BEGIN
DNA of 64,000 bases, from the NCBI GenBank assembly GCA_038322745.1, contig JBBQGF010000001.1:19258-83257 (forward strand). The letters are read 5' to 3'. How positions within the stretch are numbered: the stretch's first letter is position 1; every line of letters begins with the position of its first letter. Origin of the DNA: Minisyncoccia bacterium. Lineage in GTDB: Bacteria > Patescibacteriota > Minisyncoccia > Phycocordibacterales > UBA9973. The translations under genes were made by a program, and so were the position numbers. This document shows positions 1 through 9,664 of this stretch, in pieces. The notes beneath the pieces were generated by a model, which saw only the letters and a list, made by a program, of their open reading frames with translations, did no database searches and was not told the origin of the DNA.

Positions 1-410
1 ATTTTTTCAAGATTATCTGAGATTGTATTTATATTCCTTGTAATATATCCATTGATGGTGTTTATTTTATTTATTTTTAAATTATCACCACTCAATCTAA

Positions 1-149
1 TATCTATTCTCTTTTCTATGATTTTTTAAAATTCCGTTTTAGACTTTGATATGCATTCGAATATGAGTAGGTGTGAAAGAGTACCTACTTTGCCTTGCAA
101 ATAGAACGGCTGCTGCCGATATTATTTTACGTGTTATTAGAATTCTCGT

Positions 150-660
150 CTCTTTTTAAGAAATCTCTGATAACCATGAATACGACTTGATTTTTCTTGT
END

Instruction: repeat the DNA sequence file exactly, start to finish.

DNA of 64,000 bases, from the NCBI GenBank assembly GCA_038322745.1, contig JBBQGF010000001.1:19258-83257 (forward strand). The letters are read 5' to 3'. How positions within the stretch are numbered: the stretch's first letter is position 1; every line of letters begins with the position of its first letter. Origin of the DNA: Minisyncoccia bacterium. Lineage in GTDB: Bacteria > Patescibacteriota > Minisyncoccia > Phycocordibacterales > UBA9973. The translations under genes were made by a program, and so were the position numbers. This document shows positions 1 through 9,664 of this stretch, in pieces. The notes beneath the pieces were generated by a model, which saw only the letters and a list, made by a program, of their open reading frames with translations, did no database searches and was not told the origin of the DNA.

Positions 1-410
1 ATTTTTTCAAGATTATCTGAGATTGTATTTATATTCCTTGTAATATATCCATTGATGGTGTTTATTTTATTTATTTTTAAATTATCACCACTCAATCTAA

Positions 1-149
1 TATCTATTCTCTTTTCTATGATTTTTTAAAATTCCGTTTTAGACTTTGATATGCATTCGAATATGAGTAGGTGTGAAAGAGTACCTACTTTGCCTTGCAA
101 ATAGAACGGCTGCTGCCGATATTATTTTACGTGTTATTAGAATTCTCGT

Positions 150-660
150 CTCTTTTTAAGAAATCTCTGATAACCATGAATACGACTTGATTTTTCTTGT